The
animal rights movement started many years ago with a man named Jeremy Bentham. He
started what would be commonly referred to as the “Animal Rights Movement” (Driscoll
and Finley). The question of whether animals have the ability to feel pain and
suffer is still asked today and is looked at as one of the most important
things discussed when debating the topic of animal experimentation (Driscoll
and Finley). “In the 1980s and 1990s, PETA brought awareness to many industries
that have been using animal testing” (Driscoll and Finley). Some of these
industries include cosmetics and personal care items (Driscoll and Finley). There
is hope for people involved in the animal rights movement, due to advances in
science during recent years.

            People
in favor of animal testing believe and claim that there are not alternatives
for animal testing. Contrary to this belief, there have been advances in
science where living cells can be observed and tested on in petri dishes
(ProCon). “This is called Microdosing” (ProCon).  “It is a done by administering doses too small
to cause adverse reactions that can be analyzed by human researchers” (ProCon).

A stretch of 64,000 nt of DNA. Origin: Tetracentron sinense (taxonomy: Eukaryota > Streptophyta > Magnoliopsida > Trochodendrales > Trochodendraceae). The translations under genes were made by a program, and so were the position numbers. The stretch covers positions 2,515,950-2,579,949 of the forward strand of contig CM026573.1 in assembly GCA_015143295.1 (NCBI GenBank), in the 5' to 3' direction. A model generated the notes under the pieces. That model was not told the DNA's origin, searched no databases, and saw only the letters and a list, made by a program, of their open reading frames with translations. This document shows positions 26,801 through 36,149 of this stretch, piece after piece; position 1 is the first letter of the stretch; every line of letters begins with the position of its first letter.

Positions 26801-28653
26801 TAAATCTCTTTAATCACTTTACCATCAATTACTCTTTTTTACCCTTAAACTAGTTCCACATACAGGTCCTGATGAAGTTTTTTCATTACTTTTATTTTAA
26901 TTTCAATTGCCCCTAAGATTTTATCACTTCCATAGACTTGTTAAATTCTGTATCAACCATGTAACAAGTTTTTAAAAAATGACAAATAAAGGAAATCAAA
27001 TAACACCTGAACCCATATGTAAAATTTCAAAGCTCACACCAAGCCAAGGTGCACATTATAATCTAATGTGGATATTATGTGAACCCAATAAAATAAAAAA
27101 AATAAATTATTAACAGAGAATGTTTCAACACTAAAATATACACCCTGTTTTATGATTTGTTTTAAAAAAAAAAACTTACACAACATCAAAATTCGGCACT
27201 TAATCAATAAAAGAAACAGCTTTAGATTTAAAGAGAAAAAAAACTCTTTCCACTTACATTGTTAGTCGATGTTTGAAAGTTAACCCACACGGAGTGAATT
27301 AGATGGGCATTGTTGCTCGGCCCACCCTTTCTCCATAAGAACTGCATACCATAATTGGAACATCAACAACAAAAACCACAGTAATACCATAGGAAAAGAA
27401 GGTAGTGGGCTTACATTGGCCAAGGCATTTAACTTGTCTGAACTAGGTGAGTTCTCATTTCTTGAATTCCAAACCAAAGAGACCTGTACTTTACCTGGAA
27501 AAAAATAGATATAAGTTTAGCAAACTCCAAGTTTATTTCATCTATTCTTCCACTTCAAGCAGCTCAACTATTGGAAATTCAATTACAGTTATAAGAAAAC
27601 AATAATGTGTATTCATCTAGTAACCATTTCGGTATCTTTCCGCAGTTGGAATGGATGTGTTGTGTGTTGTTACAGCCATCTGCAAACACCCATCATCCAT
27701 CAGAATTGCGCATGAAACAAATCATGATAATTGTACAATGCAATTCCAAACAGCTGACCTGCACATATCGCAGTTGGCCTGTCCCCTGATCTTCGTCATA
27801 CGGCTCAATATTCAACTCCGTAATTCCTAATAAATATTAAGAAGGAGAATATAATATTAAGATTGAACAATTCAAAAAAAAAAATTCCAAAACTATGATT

An example of this is how some commercial products like EpiDerm and ThinCert,
are made from sheets of human skin cells grown in test tubes. (ProCon) This in vitro
method was developed at Harvard University (ProCon).  People who developed this describe it as
organ-on-chips (ProCon). These chips can replace animal testing in research in
various ways. In vitro testing provides a much safer and effective variation of
animal testing that can still provide the same human health benefits. This way
produces better results than using animal skin as the variable. Another
alternative for animal testing would be small scale human testing. This would
be something simple like a skin cell to test a drug that will decrease skin
dryness, for example. Animal testing can have various negatives, which is why researchers
are constantly trying to find new alternatives. Because of many advances in
things like Microdosing, animal testing is an unnecessary approach at testing
the safeties of various drugs.